Luke Bryan: Songs That Should’ve Been Singles

Luke Bryan has had much success at country radio, but Sounds Like Nashville chose several songs that could've made a big splash.

Written by Annie Reuter
Luke Bryan: Songs That Should’ve Been Singles
Luke Bryan; Photo credit: Andrew Wendowski/Sounds Like Nashville

The process of choosing a single for radio is often as arduous a task as writing the song. Each month, Sounds Like Nashville will feature a different artist and explore songs from his or her catalogue that we wish made it to radio. Make no mistake, this is no critique of the artist or label, it’s simply a list of songs we love so much that we think deserve to be in the spotlight. This month, we take a closer listen to Luke Bryan’s back catalogue and find eight gems that warrant airplay.

“First Love Song” – from I’ll Stay Me
Written by Bryan and producer Jeff Stevens, “First Love Song” has the singer falling in love for the first time while listening to the radio as he drives around town with his girl. The soaring ballad includes delicate fiddle and pedal steel accompaniment and highlights Bryan’s smooth vocals. “Baby I’m not who I was / You gave me your love and it woke me up, made me more aware,” he sings on the sentimental track.

“What Country Is” – from Doin’ My Thing
There is no denying that Bryan is a country boy at heart and the Georgia native sings all about it on “What Country Is.” The song is filled with countless references of a country upbringing like sweet tea, homemade peach ice cream, fishing for Catfish and late night bonfires. “No it can’t be bought, it’s something you’re born with,” Bryan croons. A song he sings with confidence, while Bryan didn’t pen the track it’s evident he lived every lyric.

“Every Time I See You” – from Doin’ My Thing
While it’s hard to imagine Bryan ever getting dumped, he evokes a heartbroken man on “Every Time I See You.” Portraying someone struggling after a breakup, he sings of the difficult time he has each time he sees his former flame. Despite trying his best to hold himself together, he finds himself unglued when he runs into his girl. It’s a song many can relate to and Bryan sings each line with conviction.

“Too Damn Young” – from tailgates & tanlines
Bryan is well known for his party songs, but his nostalgic ballads also leave a lasting mark on the listener. On “Too Damn Young,” Bryan reminisces of his youth where he and a girl would sneak out of their homes after curfew and head to the water. “She kissed me like she meant forever / We were too damn young to know any better,” he sings.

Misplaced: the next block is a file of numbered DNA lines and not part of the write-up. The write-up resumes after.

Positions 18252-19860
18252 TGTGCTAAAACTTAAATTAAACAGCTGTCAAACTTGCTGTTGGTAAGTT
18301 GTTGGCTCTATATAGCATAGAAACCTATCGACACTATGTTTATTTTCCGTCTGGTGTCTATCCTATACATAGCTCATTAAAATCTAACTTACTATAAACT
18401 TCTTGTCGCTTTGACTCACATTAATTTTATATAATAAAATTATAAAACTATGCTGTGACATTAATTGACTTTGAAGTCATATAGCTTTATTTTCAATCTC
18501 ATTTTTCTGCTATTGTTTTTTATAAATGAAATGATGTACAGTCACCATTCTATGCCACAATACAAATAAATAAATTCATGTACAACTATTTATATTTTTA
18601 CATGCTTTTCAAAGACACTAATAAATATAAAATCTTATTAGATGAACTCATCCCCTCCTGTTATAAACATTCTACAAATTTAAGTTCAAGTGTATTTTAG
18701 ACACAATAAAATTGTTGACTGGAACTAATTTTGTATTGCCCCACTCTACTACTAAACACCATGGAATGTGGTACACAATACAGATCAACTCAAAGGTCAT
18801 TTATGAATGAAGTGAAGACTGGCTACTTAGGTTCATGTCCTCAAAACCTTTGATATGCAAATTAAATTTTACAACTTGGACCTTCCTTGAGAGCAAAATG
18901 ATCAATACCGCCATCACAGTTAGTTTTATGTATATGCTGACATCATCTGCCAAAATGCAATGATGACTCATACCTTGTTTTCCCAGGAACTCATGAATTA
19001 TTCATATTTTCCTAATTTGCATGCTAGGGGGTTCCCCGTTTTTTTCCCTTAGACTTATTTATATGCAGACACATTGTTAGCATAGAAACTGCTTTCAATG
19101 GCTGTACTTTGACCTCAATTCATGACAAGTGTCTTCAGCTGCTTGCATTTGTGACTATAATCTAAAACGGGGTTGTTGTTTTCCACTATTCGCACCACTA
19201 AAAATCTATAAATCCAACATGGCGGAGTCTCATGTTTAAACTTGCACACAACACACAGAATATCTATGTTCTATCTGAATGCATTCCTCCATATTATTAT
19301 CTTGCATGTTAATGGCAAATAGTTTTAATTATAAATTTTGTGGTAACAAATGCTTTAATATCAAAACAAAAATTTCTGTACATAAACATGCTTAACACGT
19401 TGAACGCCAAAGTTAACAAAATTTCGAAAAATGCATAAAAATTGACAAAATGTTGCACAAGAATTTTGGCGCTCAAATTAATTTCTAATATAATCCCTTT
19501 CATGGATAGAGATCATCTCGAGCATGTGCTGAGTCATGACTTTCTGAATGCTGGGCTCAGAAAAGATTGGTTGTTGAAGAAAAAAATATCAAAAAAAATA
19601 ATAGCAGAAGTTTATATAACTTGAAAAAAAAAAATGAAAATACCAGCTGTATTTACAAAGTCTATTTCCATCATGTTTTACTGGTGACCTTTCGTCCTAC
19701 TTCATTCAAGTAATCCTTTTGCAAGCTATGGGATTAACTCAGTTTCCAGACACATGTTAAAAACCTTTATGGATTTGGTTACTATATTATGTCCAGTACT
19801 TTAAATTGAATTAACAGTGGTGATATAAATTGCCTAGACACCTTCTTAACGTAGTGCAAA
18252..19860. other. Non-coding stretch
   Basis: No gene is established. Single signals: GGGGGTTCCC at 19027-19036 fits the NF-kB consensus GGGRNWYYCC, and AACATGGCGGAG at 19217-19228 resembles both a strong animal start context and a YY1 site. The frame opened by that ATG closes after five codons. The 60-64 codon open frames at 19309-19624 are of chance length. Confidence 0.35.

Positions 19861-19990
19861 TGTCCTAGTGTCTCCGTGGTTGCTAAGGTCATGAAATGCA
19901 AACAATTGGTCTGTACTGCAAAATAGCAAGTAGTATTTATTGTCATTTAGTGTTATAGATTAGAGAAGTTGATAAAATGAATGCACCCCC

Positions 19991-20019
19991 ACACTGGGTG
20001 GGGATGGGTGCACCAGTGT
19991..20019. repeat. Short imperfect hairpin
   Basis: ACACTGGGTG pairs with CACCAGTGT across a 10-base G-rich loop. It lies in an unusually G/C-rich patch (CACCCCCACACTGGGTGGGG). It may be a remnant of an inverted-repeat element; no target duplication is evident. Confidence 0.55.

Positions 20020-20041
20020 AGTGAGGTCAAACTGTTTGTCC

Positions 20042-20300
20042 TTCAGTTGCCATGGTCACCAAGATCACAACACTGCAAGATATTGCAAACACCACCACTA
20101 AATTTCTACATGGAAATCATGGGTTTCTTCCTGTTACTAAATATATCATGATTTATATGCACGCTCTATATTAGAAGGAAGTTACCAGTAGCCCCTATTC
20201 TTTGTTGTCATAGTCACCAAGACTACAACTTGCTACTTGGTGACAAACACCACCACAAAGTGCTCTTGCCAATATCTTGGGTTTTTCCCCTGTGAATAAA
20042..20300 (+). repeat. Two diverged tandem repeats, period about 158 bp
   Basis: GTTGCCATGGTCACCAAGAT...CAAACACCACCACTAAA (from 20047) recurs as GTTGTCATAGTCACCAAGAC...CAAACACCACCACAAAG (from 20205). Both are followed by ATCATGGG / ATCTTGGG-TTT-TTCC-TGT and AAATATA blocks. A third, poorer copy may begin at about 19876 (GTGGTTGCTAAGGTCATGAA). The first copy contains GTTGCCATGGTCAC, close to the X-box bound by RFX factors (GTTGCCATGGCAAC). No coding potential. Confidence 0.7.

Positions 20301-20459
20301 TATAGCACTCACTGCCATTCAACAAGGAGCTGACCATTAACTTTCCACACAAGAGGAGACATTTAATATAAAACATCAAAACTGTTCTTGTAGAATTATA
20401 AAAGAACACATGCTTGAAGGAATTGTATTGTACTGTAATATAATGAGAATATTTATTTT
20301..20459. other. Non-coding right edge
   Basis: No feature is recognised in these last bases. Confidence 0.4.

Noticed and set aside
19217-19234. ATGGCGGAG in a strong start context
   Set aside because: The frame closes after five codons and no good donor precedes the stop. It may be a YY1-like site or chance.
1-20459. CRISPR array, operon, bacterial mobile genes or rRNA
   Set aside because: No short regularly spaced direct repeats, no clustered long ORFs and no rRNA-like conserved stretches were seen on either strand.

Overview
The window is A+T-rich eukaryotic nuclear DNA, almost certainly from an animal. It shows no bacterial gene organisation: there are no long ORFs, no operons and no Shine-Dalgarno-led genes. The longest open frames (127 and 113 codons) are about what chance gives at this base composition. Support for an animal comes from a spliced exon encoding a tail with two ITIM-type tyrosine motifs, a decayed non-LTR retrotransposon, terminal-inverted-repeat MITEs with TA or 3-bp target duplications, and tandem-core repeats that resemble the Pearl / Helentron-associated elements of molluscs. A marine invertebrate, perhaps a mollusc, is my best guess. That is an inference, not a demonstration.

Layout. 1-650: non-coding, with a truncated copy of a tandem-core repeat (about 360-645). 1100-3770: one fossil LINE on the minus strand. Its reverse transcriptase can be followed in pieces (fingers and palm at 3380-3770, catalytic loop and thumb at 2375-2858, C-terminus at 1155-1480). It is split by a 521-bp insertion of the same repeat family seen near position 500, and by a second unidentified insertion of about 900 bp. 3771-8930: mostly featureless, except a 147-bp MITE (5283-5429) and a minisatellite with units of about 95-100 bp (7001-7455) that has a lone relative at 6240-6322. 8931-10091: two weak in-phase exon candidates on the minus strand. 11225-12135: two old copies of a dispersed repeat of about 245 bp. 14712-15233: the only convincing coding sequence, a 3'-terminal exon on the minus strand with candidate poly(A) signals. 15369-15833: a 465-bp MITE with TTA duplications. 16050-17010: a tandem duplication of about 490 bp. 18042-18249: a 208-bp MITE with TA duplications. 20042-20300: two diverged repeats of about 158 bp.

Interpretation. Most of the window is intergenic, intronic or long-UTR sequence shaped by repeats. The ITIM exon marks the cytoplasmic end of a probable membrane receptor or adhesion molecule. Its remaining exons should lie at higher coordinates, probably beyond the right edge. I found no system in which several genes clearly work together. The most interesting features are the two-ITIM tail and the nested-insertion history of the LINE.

“Beer In the Headlights” – from Crash My Party
Long before Cole Swindell had countless No. 1 hits of his own, he was a budding songwriter and merch guy for Bryan. Early cuts include “Beer In the Headlights” off Bryan’s 2014 Crash My Party album, which he penned with Michael Carter and Brandon Kinney. The radio friendly jam has Bryan singing of a truck parked in the middle of nowhere as a girl dances along to the radio with a beer in hand. The hooky chorus and infectious beats make this a song worth cranking up.

“Dirt Road Diary” – from Crash My Party
There are plenty of country songs about dirt roads, but Bryan manages to make “Dirt Road Diary” unique. Written with frequent collaborators the Peach Pickers, made up of Rhett Akins, Dallas Davidson and Ben Hayslip, Bryan puts himself in the song through tales of his youth. The believable lyrics are as if he’s reading his diary aloud and the song’s imagery puts the listener right there with him.

“Razor Blade” – from Kill The Lights
A haunting musical introduction sets up the song about a girl who will leave her spell upon a man long after she’s gone. “You can’t escape it if you wanted to / You don’t know what you got yourself into,” Bryan croons. “She won’t cut you with a knife / That little look in her eyes will cut you like a razor blade.” A song full of vivid imagery, “Razor Blade” showcases the more serious side of Bryan.

“To the Moon and Back” – from Kill The Lights
This sweet ballad of a forever kind of love shows Bryan’s depth as an artist. Written by Tom Douglas, Hillary Lindsey and Tony Lane, “To the Moon and Back” could very well serve as a couple’s wedding song with beautiful metaphors of roads traveled and the ups and downs of life. “Until our song is over / Til the stars all fade to black / I’m gonna love you / To the ends of the Earth / To the moon and back,” he sings.